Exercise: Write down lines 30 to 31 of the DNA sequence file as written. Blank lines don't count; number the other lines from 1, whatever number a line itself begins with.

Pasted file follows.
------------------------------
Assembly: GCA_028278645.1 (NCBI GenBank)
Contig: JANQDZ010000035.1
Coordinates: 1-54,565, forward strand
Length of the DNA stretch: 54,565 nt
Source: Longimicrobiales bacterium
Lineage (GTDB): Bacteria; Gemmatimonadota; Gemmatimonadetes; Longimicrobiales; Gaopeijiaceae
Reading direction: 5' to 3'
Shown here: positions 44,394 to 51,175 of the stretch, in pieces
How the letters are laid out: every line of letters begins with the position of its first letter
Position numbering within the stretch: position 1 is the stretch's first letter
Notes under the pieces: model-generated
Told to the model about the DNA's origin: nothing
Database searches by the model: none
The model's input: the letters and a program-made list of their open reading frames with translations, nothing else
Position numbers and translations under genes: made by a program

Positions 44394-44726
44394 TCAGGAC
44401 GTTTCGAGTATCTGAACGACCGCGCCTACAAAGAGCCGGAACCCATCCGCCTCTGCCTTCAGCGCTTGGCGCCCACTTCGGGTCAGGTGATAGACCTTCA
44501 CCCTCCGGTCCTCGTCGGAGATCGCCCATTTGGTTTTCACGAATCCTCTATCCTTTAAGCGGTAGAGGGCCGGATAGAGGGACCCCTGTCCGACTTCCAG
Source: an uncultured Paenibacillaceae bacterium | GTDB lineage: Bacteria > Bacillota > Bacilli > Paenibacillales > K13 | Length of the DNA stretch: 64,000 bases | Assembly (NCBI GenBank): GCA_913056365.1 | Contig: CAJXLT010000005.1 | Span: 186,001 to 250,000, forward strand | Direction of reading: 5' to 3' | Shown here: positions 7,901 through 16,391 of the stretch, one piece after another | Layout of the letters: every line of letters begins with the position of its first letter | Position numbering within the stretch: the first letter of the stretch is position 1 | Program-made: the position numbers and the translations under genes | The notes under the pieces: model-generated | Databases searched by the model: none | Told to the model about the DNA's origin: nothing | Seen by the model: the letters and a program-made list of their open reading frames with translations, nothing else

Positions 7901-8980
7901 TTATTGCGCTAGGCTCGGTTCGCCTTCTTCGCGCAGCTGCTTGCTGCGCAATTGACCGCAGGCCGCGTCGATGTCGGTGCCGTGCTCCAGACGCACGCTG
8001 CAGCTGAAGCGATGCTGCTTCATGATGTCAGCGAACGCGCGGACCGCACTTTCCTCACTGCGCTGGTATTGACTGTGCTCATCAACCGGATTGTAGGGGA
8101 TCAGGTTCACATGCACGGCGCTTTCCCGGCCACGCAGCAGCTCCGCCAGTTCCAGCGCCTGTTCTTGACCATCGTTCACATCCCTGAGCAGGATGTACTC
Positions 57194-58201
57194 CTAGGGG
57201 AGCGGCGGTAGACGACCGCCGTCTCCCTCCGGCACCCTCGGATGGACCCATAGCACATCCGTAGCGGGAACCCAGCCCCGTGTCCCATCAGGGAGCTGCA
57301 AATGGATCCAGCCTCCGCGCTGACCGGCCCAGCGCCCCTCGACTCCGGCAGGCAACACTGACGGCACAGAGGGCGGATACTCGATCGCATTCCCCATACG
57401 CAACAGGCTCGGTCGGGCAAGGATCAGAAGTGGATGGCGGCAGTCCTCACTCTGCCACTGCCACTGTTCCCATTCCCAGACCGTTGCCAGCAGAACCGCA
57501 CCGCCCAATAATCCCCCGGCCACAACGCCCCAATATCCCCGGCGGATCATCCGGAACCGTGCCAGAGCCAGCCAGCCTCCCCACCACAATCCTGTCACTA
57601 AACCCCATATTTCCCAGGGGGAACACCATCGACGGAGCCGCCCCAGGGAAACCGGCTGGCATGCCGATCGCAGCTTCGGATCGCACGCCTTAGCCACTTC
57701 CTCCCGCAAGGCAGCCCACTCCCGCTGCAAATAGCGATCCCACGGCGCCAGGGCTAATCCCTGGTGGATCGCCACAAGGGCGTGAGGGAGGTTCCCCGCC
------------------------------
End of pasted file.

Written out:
57501 CCGCCCAATAATCCCCCGGCCACAACGCCCCAATATCCCCGGCGGATCATCCGGAACCGTGCCAGAGCCAGCCAGCCTCCCCACCACAATCCTGTCACTA
57601 AACCCCATATTTCCCAGGGGGAACACCATCGACGGAGCCGCCCCAGGGAAACCGGCTGGCATGCCGATCGCAGCTTCGGATCGCACGCCTTAGCCACTTC